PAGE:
WASHINGTON, D.C. — West Virginia’s Secretary of State Mac Warner was blunt in his criticism of federal legislation to make voting reforms in the country. Warner offered testimony in Washington on Wednesday to members of the U.S. Senate Rules Committee during a debate on S. 1. the “For the People Act.”
Right out of the gate, Warner offered the name itself was ironic.
“This is anything but for the people. In fact, it is against the people, against the states, and against the United States,” Warner testified.
He shared his experience as a member of the military and that of his own children who experienced difficulty voting while deployed overseas. West Virginia was the first to use electronic voting to allow deployed service members to vote from wherever they were stationed in an effective and timely manner. He added after a successful test with the military, the technology was expanded to disabled voters.
“Thirty-one states allow electronic transmission and S-1 strips this opportunity for everyone to vote electronically,” Warner said.
He panned other provisions within the proposed legislation. According to Warner’s testimony, S-1 would ban I-D laws and shield non-citizens from prosecution.
“It eliminates signature verification, pushes mail-in voting without photo I-D. It promotes vote harvesting and requires drop boxes. It delays election results by accepting ballots for up to 10 days. That delay, and all of these collectively decrease individual confidence and increases distrust in our election,” Warner said.
He was particularly bothered by mandates for same-day voting registration which would require poll-books connected to the internet by high speed broadband.
“We do not have high speed broadband in all of the precincts of West Virginia,” he told Senators.
According to Warner the measures required by the S-1 act would be extremely expensive for West Virginia and would require a decertification of every voting machine in every state–which were purchased and programmed using money Congress provided in the past through the Help America Vote Act. He said it would also wreck years of election data and fine tuning specific to each individual state.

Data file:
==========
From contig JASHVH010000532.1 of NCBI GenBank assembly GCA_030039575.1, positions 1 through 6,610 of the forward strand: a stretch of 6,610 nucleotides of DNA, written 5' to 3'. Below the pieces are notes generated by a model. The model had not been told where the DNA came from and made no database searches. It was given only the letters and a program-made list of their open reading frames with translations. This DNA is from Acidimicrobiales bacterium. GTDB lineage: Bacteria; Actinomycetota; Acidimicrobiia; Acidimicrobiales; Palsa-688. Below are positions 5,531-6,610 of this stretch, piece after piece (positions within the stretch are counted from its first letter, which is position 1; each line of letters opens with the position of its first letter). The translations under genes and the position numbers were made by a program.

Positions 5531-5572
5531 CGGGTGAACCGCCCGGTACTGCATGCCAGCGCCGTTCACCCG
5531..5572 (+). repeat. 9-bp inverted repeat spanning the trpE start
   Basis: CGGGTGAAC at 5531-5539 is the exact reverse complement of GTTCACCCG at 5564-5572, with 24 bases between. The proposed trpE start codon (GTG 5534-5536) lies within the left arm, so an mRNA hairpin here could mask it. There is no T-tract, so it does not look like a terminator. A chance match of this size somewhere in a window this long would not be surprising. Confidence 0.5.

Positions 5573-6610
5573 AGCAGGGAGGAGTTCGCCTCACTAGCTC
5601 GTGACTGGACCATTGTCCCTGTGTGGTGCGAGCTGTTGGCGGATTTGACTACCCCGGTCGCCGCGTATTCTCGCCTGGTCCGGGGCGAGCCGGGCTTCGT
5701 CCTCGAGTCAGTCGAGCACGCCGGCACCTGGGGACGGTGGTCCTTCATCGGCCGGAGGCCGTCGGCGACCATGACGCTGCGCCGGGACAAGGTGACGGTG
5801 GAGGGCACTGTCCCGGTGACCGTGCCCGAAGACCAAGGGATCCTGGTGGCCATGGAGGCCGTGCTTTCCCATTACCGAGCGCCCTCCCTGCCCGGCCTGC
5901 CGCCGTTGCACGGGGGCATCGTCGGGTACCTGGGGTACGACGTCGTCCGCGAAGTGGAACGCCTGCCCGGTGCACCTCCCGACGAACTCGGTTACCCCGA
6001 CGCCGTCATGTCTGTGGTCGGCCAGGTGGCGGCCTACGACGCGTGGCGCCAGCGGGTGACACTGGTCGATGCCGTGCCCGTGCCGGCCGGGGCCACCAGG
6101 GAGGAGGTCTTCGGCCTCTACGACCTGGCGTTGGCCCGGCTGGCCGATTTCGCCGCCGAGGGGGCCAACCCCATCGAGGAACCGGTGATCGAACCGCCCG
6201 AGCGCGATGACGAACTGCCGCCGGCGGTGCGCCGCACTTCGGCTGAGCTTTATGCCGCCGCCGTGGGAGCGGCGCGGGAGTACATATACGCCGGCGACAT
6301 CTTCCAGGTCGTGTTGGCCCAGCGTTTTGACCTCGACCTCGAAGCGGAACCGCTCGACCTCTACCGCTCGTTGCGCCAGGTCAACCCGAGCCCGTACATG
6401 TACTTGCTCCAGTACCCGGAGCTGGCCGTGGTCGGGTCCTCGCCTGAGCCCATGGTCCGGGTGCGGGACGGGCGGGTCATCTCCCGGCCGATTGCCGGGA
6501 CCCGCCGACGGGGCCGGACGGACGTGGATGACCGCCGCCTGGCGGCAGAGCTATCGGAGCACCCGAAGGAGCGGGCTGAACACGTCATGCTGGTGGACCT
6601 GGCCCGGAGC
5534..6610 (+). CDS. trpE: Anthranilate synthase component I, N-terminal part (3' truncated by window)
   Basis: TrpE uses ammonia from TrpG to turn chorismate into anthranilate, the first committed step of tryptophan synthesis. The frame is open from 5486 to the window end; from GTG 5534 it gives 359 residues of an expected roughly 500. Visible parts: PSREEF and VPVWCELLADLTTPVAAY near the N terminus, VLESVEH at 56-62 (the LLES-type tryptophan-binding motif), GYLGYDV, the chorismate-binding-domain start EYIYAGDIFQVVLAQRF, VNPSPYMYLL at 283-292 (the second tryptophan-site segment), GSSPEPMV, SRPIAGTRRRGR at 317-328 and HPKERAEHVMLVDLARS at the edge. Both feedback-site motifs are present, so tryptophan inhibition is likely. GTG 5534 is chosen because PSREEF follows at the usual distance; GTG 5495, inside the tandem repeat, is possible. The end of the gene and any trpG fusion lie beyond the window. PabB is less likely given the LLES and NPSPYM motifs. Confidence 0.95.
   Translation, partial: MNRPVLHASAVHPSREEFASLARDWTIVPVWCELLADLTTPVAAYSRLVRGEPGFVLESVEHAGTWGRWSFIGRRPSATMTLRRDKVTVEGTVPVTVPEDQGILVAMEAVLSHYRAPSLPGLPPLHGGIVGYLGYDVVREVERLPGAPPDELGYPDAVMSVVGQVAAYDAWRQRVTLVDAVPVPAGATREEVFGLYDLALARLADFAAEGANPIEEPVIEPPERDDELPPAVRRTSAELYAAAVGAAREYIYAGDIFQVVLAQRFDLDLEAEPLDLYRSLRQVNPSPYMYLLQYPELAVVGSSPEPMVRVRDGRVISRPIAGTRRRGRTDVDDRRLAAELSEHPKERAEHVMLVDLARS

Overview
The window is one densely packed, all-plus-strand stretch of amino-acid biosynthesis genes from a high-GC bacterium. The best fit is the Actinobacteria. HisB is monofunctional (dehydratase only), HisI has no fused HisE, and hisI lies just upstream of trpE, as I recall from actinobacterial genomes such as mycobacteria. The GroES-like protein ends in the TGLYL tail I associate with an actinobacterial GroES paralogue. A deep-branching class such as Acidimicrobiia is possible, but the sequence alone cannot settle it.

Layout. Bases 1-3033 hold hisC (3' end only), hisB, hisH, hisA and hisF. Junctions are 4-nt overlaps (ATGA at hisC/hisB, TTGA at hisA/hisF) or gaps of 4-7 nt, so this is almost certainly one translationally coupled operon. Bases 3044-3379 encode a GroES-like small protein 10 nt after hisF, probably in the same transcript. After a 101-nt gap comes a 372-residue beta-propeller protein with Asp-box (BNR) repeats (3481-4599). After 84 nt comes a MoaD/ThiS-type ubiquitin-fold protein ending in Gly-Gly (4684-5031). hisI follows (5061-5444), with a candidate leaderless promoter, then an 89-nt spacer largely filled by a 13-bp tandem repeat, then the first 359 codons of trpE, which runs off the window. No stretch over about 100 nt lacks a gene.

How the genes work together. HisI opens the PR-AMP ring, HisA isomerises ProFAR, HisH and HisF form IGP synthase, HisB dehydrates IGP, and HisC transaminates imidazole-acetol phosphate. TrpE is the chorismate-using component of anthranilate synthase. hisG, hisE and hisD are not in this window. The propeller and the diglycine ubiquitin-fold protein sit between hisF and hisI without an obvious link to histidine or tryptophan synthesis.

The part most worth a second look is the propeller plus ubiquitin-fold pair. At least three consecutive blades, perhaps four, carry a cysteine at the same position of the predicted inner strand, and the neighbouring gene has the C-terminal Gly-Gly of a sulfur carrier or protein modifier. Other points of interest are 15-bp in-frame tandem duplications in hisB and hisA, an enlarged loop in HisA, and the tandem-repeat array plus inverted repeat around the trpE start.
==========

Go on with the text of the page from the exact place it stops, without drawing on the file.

“States have individual approaches based on history, geography, and cultures which create vastly complex and different election processes. This broad mosaic provides election security, versus a one-size-fits-all approach,” Warner said.
He concluded with strong words warning against taking the process of election execution out of the hands of individual states as it was intended by the founding fathers.
“S1 is not for the people, especially not for the people of West Virginia. Federalizing elections has never been done before and for good reason. Senators, please leave election administration up to the states.” he concluded.
Warner was among five witnesses who testified before the committee, which included former U.S. Attorney General Eric Holder.
U.S. Senator Shelley Moore Capito also offered questions to the panel and raised a serious red flag about the bill’s plan to politicize the Federal Elections Commission, turning it from non-partisan to controlled by the majority party.
“I cannot believe that three out of the five witnesses thinks that it’s a good idea to take a nonpartisan FEC and politicize it and make decisions about elections when you can use your majority vote to ram anything through. That to me is a major red flag in this legislation.”